Mark Meadows finds it’s not so easy being chief

In the White House, Meadows quickly learned to yield to the existing power structure rather than trying to commandeer it. That means essentially recognizing the West Wing is Jared Kushner’s domain, a third senior administration official joked.

Early on in his tenure, Meadows clashed with the president’s son-in-law by trying to prevent him from bringing to the president not-yet-fully-formed plans related to Covid-19, such as the idea that Google was developing a screening website that would tell Americans whether they should be tested for the virus.

Meadows also sought to exert his control early on by overseeing and approving all staff promotions, raises, presidential commissions and detailees to White House to make sure the chief’s office had a handle on personnel. That worked fine until Kushner complained and told Meadows his staff was off limits. Meadows eventually acquiesced to Kushner’s demands, according to four people familiar with the matter.

Kushner’s right-hand aide and Middle East envoy, Avi Berkowitz, saw his salary jump from 2019 to 2020 from $158,000 to $183,000, according to White House data, making him one of the highest-paid staffers on par with Meadows, Hope Hicks and Pat Cipollone, the White House’s top attorney.

Now, Meadows and Kushner huddle each morning along with a few other top senior staff. Worried about leaks, Meadows has reduced the number of large senior staff meetings to just once a week.

Clamping down on leaks was part of Meadows’ sales pitch to the president when he talked to him about the job. Recently, the chief of staff has been trying to investigate how key details from small Oval Office meetings have ended up in headlines so quickly. He’s also been alarmed by the intelligence leaks that Russians tried to pay Taliban fighters bounty money to kill Americans, along with the story that the president went down to the White House bunker on a night of particularly volatile protests in Washington D.C.

While senior White House officials praise Meadows’ work ethic and point to his role in negotiating the CARES package or keeping immigration front-and-center as examples of success, morale inside the White House remains remarkably low. With ongoing leak investigations, Trump slumping in the polls and the terrible headlines about the coronavirus, West Wing staffers feel demoralized.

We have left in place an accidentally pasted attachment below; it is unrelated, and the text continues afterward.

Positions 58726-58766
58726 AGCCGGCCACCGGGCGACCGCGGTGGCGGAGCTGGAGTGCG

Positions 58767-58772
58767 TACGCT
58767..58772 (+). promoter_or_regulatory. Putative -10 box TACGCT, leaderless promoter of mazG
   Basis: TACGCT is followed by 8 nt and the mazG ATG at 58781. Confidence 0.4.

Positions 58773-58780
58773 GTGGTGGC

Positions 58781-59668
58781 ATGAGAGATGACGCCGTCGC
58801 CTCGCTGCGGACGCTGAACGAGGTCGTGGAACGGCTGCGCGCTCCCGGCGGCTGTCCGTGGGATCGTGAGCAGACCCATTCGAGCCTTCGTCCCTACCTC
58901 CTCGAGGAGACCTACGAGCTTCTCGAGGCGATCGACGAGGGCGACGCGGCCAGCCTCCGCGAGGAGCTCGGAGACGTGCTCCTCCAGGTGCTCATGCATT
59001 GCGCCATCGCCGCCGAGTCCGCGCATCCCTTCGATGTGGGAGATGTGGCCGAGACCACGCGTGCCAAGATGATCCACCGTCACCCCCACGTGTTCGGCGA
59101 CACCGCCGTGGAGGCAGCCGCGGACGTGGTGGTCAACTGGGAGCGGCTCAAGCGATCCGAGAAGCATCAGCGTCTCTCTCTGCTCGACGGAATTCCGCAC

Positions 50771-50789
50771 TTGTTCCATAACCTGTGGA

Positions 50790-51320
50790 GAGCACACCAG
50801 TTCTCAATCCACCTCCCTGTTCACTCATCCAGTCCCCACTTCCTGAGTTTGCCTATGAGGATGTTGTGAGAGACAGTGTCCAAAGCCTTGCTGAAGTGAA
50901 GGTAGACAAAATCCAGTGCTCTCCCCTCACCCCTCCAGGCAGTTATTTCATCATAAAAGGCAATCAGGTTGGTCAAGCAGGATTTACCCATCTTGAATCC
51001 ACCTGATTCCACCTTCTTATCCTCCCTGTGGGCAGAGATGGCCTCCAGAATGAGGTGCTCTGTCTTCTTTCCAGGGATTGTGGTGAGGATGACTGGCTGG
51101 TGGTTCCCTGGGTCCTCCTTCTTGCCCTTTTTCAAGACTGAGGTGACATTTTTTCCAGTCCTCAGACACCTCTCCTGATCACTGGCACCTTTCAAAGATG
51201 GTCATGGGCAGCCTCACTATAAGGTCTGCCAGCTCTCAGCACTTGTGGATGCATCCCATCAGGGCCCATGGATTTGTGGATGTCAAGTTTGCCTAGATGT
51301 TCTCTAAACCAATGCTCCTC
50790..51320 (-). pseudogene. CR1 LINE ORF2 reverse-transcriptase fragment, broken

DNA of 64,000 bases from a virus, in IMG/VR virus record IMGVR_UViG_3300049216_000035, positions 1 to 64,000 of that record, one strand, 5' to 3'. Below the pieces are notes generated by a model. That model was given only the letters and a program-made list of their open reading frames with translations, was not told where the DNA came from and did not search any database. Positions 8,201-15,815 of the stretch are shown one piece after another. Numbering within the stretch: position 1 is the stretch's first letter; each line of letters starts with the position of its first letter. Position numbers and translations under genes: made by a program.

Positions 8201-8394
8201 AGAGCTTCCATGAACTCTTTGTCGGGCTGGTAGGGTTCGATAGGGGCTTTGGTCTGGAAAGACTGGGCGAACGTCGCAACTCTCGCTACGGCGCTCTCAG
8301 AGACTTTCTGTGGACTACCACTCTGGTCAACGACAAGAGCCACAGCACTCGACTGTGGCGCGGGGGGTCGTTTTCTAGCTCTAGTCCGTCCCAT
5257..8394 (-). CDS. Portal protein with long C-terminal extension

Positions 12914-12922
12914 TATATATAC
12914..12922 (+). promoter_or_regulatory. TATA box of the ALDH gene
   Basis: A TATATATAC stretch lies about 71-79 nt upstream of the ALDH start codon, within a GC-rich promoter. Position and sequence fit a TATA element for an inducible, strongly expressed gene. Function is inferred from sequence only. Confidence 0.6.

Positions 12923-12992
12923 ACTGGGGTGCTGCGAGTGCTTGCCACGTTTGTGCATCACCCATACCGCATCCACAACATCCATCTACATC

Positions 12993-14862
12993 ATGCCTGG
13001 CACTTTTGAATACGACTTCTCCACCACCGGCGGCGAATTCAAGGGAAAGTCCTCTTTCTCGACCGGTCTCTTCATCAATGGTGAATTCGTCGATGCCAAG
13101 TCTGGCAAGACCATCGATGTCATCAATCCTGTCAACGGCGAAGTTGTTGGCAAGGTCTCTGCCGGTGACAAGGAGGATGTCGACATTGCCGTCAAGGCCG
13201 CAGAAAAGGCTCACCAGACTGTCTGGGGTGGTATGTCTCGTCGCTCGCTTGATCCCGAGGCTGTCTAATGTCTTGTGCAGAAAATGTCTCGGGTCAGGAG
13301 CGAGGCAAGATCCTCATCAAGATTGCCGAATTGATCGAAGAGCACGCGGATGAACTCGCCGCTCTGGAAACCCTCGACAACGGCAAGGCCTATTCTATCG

Streams of staffers, from top aides to low-level ones, have left in the White House in the last few months. This has left Trump with an unusually young and inexperienced staff at a time when he is facing a pandemic and recession, both of which have upended his presidency and threaten his re-election.

Officials and allies say Meadows does not regret taking the job because he enjoys the perks of working in the White House — be it flying on Air Force One or appearing at events alongside his wife. A copy of a menu from Air Force One hangs in his West Wing office, along with other memorabilia signed by the president, said two officials. Still, the job is far more complex than Meadows realized.

At the same time, conservatives are starting to grumble — anonymously, for now — that Meadows has not lived up to his reputation as the former chairman of the House Freedom Caucus or pressured the administration to follow those values.

“Conservatives want the action,” said one Republican close to the White House. “They want Attorney General Barr’s program to reflect what Trump’s tweets say: Why is the Justice Department not arresting thousands of people who are burning cities down?”